On May 30, 2010, canadianplant from thunder bay,
Canada (Zone 4b) wrote:

I planted about 20 seeds last year. It was an assorted packet, with variegated, yellow, red, and orange and even one or 2 blue ones. They all opened, were about 3 feet tall, and flowered continuosly till frost, even with out cold, wet summer last year. They were in FULL sun ( about 8 hours a day), and planted in sandy soil.

We had a failry mild last winter ( im in zone 3B-4B it varies here), which was about a zone 5B winter, with one or 2 days at -28C at night. Our spring has been very mild.

I dug up all the beds, removing last years dead foliage, and tubers from the 4 oclock, heavily raking the soil, and addign another few CM of top soil.

Having planted my Canna, and the other beds, I was weeding today, and to my suprise, my 4 oclock has se... read more


On May 26, 2010, spaceman_spiff from Saint Petersburg, FL (Zone 9b) wrote:

This is one of my favorite plants that I've ever had. I don't even understand the "Negatives" that people have posted on here.

I remember growing this plant years ago when I was in middle school and high school--back during the days that I first became interested in learning about plants and growing them. So, it was a nice surprise to find a four o'clock bush growing in the garden of the first home I purchased, back in 1996.

I was surprised to see it come back each spring--in my younger experience (which was in a much colder climate) it grew strictly as an annual that had to be re-seeded every year. After living in my 1996 home a year or two, I found I needed to move the plant because of remodeling and adding a deck to the spot where it was growing. When I... read more


On May 8, 2010, dreamlayers from Windsor, ON (Zone 6b) wrote:

Only one seed germinated from the first seed packet. The second seed packet had a good germination rate. I guess this may have been due to soil temperature, because all seeds germinated around the same time, when warm weather arrived.

Early on, I lost one or two plants from stem rot at the base, maybe from overwatering. However, the rest were healthy, and they grew quickly and without any problems. They quickly outgrew their pots. When they got big, they could support themselves well, but they were vulnerable to storms, so I added some stakes.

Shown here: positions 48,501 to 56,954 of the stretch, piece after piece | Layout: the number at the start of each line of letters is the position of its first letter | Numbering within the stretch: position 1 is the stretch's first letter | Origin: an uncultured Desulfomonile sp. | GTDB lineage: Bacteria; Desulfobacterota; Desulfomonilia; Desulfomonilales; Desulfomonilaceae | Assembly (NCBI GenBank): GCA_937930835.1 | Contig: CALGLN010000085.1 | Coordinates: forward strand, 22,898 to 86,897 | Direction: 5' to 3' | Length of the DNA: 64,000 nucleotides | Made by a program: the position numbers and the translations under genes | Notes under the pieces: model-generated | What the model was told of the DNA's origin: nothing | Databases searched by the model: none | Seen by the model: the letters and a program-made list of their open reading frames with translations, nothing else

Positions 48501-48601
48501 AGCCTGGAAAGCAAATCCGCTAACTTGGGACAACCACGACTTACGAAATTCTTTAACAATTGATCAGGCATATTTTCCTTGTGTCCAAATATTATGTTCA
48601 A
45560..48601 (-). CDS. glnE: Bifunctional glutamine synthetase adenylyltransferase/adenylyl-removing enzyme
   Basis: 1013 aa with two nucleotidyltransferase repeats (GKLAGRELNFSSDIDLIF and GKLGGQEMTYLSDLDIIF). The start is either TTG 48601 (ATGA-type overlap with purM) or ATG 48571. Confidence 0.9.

The flowers started soon enough. Unfortunately, they did not open in the late afternoon as I hoped. Most opened around sunset (like evening primrose) and the red ones never fully opened. The flowers only opened f... read more


On Apr 14, 2010, killthe4 from Ash Flat, AR wrote:

How do you kill the things out we move to a home that had them and my wife hates them how do you kill them out?


On Jan 17, 2010, CostaRica from Guayabo de Bagaces, Guanacaste,
Costa Rica (Zone 10b) wrote:

Here in Costa Rica, it could be invasive, but hasn't taken over the countryside and is very seldom seen growing 'wild'.
In my garden, I do have lots of 'pop up' but when small they are easy to remove.
A great plant to have when you have extremely dry conditions which we do for many months.
I have read elsewhere that hummingbirds love this plant, but I have never seen any of the 11 species we host throughout the year go near it.
Hey, you can't plant everything solely for these beauties!


On Nov 12, 2009, appublic from Belton, MO (Zone 5b) wrote:

I had one appear from one of those mixes of various seeds. It grows on the south side of my house where it gets shade probably half of the day. I noticed I had 2 of them this year, after probably 6 years. So at least where mine are at, they have not been invasive. After reading these reviews, I'm hesitant about trying it out in my garden which gets full sun. It sounds like they could be a little too successful, like my borage. (That self-sews so prolifically I'll never be without borage, whether I want it or not). I thought I'd mention that mine are perennial, growing from tubers, even though I'm in zone 5b/6a in Missouri. I'm guessing this is due to a warm microclimate up against the house on the south side. I'd be surprised to have them come back from the root out in the unprotected gard... read more